Lamb of God’s latest album Resolution saw release recently, and so they decided to run a full album stream over at AOL Music to give people a chance to get in a good listen before they decide whether to buy or not. I’ve enjoyed this release much more than Wrath, but it is still largely iterative on the sound that they started building in Sacrament.
It’s a good listen all the way through, but I can imagine it would be pretty dull if you picked a random song instead of the five or six really great ones. In other words, this is not an album built for Ipod shuffle like Amon Amarth’s stuff usually is (for example), so you’ll have to be in a really Lamb of God mood in order to really get into this one.
Also, they used the shotgun blast sample again. The same one they used on Sacrament. I was just waiting for the GOD-DAMN before it. Full review incoming soon. In the meantime, while you wait for me to validate your opinion and tell you how awesome of a metal listener you are, you can stream that fucker over here.
December and 2011 are both over, and with the end of the last month, it’s time to round up what we saw over the last 30 days about forthcoming albums.
We usually try to post these updates on the first of the month, but the first of this month was New year’s Day, and I was moving kinda slowly that day. Plus, I’ve been focusing on year-end lists from a variety of sources, and, well, I’m late with this. I have more excuses, if you’d like to hear them. No? Okay, I understand. I’ll just shut up and get going with this list.
So, here’s the deal: In these METAL IN THE FORGE posts, I collect news blurbs and press releases I’ve seen over the last month about forthcoming new albums from bands we know and like at NCS (including occasional updates about releases we’ve included in previous installments of this series), or from bands that look interesting, even though we don’t know their music yet. In this series, we cut and paste those announcements and compile them in alphabetical order.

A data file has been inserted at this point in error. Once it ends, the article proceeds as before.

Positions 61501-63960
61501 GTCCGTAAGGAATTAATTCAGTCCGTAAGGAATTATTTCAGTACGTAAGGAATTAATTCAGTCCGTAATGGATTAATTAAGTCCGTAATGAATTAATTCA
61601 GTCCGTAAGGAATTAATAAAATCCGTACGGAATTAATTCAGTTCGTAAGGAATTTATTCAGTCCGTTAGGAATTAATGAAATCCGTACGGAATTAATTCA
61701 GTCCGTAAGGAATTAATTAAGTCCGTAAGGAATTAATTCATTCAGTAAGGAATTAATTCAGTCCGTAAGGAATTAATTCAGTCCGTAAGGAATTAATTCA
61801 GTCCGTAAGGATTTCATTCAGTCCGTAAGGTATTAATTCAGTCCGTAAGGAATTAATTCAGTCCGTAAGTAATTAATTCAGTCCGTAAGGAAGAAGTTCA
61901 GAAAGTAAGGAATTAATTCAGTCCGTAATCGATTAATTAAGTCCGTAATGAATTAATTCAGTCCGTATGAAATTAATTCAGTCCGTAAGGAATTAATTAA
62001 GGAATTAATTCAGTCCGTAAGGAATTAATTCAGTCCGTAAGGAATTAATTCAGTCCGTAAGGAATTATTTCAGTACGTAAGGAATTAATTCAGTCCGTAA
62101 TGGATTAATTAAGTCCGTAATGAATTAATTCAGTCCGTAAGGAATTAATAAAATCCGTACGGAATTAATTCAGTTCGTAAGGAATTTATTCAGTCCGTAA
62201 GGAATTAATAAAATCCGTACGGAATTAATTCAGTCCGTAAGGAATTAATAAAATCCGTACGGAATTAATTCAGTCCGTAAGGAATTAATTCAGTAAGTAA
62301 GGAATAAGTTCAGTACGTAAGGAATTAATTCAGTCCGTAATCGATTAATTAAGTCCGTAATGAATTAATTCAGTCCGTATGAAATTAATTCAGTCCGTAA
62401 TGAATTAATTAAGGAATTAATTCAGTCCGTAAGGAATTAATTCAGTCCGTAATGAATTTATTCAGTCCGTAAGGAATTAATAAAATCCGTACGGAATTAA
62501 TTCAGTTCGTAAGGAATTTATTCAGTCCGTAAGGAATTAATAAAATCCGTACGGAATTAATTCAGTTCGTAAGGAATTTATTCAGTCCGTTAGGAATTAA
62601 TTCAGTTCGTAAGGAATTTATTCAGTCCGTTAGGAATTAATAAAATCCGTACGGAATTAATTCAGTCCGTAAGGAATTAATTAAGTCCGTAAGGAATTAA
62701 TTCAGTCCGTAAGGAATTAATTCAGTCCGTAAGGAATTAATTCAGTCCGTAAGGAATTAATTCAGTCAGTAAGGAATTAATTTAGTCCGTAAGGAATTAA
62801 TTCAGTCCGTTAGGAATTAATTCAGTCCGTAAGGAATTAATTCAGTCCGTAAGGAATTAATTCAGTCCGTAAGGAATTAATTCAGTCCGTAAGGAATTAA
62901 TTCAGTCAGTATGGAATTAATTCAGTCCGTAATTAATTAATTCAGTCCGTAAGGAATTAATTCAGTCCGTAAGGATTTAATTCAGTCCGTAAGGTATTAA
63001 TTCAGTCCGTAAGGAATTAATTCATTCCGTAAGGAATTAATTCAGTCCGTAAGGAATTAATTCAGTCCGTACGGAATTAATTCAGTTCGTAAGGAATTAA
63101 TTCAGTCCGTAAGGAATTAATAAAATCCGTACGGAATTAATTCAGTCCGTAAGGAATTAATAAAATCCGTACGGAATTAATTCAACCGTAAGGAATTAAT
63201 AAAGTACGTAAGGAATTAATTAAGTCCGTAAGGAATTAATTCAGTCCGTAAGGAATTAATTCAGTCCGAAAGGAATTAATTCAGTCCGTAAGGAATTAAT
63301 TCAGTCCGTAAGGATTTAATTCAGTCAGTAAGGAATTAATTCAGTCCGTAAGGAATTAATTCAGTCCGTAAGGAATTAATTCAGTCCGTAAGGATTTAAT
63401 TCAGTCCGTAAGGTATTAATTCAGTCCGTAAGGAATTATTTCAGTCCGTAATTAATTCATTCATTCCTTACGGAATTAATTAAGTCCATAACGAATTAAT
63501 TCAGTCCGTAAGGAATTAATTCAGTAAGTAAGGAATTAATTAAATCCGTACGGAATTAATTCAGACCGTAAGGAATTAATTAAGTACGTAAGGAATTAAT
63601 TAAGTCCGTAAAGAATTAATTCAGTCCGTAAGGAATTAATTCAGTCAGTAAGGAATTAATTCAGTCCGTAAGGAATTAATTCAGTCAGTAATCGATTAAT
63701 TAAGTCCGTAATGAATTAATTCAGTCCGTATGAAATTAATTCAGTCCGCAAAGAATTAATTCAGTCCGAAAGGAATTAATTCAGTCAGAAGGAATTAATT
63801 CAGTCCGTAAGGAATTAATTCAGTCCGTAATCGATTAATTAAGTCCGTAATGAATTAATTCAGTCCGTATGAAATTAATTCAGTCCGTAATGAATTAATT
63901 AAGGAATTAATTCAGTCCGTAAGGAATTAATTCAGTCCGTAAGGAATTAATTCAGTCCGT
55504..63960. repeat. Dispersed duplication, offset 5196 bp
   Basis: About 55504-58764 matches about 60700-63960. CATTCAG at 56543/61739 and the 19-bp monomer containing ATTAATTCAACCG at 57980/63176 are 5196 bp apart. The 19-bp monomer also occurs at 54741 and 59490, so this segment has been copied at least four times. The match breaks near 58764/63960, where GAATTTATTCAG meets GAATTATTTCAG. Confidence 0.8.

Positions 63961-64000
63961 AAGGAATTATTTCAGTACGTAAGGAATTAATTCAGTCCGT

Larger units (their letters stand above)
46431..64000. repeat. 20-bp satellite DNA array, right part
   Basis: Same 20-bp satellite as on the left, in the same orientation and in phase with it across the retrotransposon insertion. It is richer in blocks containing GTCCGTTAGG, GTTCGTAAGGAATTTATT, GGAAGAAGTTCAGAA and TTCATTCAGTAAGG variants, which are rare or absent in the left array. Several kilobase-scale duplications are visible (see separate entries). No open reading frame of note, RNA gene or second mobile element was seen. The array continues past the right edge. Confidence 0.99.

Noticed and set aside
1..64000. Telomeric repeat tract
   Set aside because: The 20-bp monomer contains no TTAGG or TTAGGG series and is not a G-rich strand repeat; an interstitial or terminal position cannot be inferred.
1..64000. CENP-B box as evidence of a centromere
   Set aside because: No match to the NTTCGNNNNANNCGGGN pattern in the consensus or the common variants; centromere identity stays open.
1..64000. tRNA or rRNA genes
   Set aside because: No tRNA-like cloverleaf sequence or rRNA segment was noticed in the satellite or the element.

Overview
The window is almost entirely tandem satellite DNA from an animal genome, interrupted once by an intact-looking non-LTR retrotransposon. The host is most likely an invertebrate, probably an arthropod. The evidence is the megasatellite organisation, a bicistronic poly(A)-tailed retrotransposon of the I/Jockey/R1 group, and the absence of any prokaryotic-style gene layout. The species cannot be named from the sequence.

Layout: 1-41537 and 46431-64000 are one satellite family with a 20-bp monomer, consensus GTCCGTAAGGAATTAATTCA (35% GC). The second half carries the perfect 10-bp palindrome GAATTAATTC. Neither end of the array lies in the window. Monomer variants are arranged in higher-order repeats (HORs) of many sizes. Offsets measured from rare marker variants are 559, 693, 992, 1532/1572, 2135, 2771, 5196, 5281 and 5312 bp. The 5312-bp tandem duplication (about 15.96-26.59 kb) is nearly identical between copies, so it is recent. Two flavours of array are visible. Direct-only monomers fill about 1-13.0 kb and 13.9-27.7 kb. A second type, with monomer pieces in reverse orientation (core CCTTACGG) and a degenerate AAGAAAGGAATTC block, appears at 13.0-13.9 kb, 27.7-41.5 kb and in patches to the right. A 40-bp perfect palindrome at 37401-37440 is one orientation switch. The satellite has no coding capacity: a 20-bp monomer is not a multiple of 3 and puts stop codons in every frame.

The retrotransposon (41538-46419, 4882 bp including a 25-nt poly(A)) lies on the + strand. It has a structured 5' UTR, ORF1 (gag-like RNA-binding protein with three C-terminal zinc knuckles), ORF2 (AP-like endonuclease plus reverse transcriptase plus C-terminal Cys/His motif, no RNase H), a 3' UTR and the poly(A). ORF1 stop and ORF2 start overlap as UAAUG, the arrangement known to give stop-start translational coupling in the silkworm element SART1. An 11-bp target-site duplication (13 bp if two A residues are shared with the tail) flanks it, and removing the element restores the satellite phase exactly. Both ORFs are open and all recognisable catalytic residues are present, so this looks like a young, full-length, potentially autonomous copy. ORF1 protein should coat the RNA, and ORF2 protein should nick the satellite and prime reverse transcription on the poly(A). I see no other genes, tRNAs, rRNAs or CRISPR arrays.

Remember — THIS ISN’T A CUMULATIVE LIST. If we found out about a new forthcoming album before December, we wrote about it in previous installments of this series. So, be sure to check the Category link called “Forthcoming Albums” on the right side of this page to see forecasted releases we reported earlier.
This month’s list begins right after the jump. It includes some real eye-openers. In fact, it’s not too soon to say that 2012 is already looking like yet another royally skull-fucking year for metal. But as usual, this list is half-assed rather than comprehensive. I confess that in December I was even more half-assed than usual in keeping my eyes open for news about new albums. So, feel free to leave Comments and tell all of us what I missed when I put this list together. Let us know about albums on the way that you’re stoked about, even if you don’t see them here!
Another month has ended, and like a drug-resistant strain of sexually transmitted disease, we’re still here.
And because we’re now a full six months into 2010, it’s time for another monthly update to the list of forthcoming new albums we first posted on January 1. (All the other updates can be found via the “Forthcoming Albums” category link on the right side of our pages.) Below is a list of still more projected new releases we didn’t know about at the time of our previous updates, or updated info about some of the previously noted releases.